# Homework Help: Calculate for each field the work done in moving a particle

1. Feb 5, 2004

### jlmac2001

Problem:

Which, if either, of the two force fields F1=-yi+xj+zk, F2=yi+xj+zk is conservative? Calculate for each field the work done in moving a particle counterclockwise around the circle x=cos(t), y=sin(t) in the (x,y) plane.

I got the part in telling if the force fields are conservative. F1 is not conservative because d/dx(Fy)-d/dy(Fx) is 2. F2 is conservative because everything is equal to zero.

How do I calculate the work done in each field? I don't get it.

2. Feb 6, 2004

### HallsofIvy

If a force field is conservative, then work done is the difference in potential energy at the two end points. In particular, the work done in moving around a closed path is 0. (The work done in lifting a mass against gravity can be regained by dropping it back down.)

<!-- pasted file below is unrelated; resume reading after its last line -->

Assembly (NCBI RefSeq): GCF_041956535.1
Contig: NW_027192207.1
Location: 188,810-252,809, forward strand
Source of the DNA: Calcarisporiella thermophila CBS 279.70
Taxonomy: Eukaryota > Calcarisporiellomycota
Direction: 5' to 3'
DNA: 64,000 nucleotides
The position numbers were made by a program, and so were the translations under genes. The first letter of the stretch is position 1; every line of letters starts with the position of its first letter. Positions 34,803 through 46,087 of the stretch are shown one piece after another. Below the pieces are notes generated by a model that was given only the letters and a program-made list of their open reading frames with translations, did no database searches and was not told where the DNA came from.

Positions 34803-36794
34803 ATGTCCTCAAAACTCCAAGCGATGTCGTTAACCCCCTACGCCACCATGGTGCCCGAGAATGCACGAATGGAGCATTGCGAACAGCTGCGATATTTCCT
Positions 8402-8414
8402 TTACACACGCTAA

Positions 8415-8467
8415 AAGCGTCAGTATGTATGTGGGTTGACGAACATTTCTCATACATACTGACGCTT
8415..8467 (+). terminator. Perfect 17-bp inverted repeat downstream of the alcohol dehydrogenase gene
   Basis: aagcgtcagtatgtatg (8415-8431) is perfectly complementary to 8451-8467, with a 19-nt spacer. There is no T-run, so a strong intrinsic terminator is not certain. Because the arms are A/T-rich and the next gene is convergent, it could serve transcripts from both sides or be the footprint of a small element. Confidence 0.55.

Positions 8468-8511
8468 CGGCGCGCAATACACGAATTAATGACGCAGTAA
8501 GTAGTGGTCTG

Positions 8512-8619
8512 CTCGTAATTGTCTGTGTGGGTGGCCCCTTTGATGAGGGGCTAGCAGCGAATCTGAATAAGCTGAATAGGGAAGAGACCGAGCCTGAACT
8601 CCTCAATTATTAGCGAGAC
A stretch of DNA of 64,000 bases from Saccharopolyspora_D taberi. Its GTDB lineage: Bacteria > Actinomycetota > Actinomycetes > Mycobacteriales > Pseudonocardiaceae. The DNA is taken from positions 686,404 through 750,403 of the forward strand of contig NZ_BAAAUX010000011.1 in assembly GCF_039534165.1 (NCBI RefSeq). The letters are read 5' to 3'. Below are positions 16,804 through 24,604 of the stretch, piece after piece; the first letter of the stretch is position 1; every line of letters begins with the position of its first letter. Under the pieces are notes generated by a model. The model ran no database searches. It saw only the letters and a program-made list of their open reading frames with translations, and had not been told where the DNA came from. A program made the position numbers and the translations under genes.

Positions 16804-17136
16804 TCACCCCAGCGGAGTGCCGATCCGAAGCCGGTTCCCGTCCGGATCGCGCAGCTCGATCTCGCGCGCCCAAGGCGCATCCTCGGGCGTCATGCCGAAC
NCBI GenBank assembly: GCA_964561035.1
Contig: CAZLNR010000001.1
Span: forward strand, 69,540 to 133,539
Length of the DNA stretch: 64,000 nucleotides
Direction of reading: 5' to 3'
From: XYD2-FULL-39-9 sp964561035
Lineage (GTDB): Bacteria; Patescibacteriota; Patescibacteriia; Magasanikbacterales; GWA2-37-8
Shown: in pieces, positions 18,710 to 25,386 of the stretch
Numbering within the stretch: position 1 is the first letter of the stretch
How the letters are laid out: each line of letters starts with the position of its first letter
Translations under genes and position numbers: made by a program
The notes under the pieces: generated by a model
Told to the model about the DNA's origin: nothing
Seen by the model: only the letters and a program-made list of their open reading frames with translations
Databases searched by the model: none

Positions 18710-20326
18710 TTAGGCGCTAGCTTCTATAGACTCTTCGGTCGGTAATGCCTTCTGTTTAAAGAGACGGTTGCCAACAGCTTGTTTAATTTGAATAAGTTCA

If a force field is not conservative, then you will have to integrate the dot product of the force with ds around the path.

In this case, x= cos(t), y= sin(t), z= 0, so ds= dxi+ dyj+ dzk=
-sin(t)i+ cos(t)j+ 0k. F . ds= (-yi+xj+zk).(-sin(t)i+ cos(t)j+ 0k)
= (-sin(t)i+ cos(t)j+0k).(-sin(t)i+ cos(t)j+ 0k)= sin22(t)+ cos2(t)= 1. The work done is just the integral of the constant 1 around the circle and so is just the circumference of the circle.

If you did integrate F2 in the same way, F2.ds= (yi+xj+zk).(-sin(t)i+ cos(t)j+ 0k)= (sin(t)i+cos(t)j).(-sin(t)i+ cos(t)j+ 0k)= cos2(t)- sin2(t)= cos(2t) and the integral of that around the circle (t going from 0 to 2&pi;) is 0.